One of the key factors explaining the geographic dispersion of entrepreneurship is US personal bankruptcy law. The US personal bankruptcy system functions as a bankruptcy system for small businesses as well as consumers. If a firm fails, the entrepreneur has an incentive to file for bankruptcy under Chapter 7, since both business debts and the entrepreneur's personal debts are discharged. The entrepreneur must give up assets above a fixed dollar exemption level for repayment to creditors. However, future earnings are entirely exempt. Bankruptcy exemption levels are set by the states (since the Federal Bankruptcy Code of 1978) and vary widely across states and over time. They can be either homestead exemptions i.e. exemptions against equity in owner occupied homes, or personal property exemptions for items like motor vehicles, jewelry etc. For example, in 1996 the homestead exemption in Alabama was $10,000, while in Arizona was $100,000. The effect of high exemptions, as documented in the literature, is potentially two-fold. Fan and White (2003) have shown that the wealth insurance effect of exemptions encourages entrepreneurship (since entrepreneurs' can retain some assets like their homes while filing for bankruptcy), while Berkowitz and White (2004) find that small firms are more likely to be denied credit if they are located in states with high or unlimited exemptions.
This paper extends the existing research on entrepreneurship by using spatial econometrics techniques to answer the following question: Do entrepreneurs take account of bankruptcy regulations and business conditions in other (competing) locations, such as neighboring states, when deciding to start a business in a particular state? In our paper, we argue that this is indeed so. To test for this, in our estimation equation we include apart from the entrepreneur's home state bankruptcy exemption and tax rates, (population and distance) weighted averages of exemptions and tax rates in neighboring states. Including these "spatial" variables in the traditional regressions yields significant results. The evidence indicates that entrepreneurs are significantly more likely to start businesses in states that are neighbors to states with worse business conditions. In particular, if neighboring states have lower (average) bankruptcy exemptions than the entrepreneurs' current state of residence, then this significantly increases the entrepreneur's likelihood of starting a business. By our calculation, the predicted probability of starting a business is 25 percent higher for states with more favorable exemptions than their neighbors' compared to states with worse exemptions than their neighbors. Further, we find that including these spatial variables (such as average exemptions in neighboring states), reduces the significance of home state exemptions. This suggests that the estimated coefficients on home state exemptions obtained by Fan and White (2003) and Georgellis and Wall (2002) may be biased upwards due to exclusion of these variables from the regression equation. . . .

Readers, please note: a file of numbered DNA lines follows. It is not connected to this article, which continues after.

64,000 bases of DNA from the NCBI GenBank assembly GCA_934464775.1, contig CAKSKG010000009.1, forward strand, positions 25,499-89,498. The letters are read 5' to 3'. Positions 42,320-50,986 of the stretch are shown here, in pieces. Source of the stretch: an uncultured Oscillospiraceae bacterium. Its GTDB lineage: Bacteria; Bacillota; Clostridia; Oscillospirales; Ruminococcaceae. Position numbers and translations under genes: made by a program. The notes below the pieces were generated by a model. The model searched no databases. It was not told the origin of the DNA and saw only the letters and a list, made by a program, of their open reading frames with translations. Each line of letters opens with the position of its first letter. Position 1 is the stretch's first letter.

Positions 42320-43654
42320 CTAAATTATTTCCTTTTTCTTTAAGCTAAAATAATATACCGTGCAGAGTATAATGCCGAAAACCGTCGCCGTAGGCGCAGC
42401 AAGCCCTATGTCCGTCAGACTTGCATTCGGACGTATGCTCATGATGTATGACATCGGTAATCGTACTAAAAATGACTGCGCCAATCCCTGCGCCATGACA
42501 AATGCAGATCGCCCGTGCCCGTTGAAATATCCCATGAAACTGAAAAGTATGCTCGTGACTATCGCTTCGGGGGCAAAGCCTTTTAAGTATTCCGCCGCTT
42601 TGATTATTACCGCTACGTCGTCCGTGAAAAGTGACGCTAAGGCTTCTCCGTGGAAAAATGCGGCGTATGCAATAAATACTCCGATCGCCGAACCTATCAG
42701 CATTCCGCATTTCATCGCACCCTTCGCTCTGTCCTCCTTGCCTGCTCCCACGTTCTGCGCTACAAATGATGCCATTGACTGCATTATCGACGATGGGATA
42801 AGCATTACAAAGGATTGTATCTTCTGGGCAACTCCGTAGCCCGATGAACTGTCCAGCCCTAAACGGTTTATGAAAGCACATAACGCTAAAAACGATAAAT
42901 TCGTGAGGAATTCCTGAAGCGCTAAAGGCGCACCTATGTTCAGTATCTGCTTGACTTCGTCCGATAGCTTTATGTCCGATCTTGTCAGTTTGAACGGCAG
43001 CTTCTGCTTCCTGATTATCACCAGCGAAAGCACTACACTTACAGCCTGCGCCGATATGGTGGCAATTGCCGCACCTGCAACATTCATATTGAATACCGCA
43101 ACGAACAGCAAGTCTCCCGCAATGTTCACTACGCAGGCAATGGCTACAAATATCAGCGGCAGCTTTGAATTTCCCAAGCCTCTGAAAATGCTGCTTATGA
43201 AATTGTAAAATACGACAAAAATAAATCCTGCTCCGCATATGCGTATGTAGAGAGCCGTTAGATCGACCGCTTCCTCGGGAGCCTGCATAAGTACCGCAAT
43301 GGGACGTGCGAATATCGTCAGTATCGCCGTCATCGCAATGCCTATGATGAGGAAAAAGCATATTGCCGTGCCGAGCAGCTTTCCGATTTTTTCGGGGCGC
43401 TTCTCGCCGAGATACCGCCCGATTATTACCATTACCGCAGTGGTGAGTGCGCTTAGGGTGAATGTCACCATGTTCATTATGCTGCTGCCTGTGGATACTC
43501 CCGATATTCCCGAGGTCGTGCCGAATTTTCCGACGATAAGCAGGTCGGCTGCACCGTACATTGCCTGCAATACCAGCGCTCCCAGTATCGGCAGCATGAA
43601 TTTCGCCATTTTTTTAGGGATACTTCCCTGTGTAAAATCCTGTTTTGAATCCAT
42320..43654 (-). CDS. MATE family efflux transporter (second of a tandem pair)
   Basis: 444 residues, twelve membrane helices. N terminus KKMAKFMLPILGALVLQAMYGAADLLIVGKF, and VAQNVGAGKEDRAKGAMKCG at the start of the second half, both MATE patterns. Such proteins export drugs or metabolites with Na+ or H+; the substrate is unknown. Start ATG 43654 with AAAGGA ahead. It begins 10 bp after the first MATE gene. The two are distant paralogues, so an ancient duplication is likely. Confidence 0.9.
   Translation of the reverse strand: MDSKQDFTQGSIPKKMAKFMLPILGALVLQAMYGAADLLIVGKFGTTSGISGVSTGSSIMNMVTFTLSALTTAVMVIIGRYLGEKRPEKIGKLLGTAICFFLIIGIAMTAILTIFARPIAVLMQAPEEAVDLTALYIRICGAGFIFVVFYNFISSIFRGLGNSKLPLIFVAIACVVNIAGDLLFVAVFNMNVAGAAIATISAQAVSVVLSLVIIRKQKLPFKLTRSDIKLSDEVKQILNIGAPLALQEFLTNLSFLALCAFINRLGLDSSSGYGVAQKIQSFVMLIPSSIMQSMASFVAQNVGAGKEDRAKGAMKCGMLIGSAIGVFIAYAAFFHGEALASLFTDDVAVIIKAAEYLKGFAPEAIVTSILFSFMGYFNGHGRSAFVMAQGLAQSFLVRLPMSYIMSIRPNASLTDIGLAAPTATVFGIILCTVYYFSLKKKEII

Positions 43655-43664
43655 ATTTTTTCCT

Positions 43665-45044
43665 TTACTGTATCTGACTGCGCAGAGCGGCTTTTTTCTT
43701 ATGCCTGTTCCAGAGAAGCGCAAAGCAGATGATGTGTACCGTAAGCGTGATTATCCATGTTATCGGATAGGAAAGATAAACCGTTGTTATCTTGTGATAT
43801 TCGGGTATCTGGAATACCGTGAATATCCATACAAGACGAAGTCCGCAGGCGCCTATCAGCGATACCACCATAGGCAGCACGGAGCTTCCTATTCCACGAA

Aparna Mathur is a research fellow at AEI.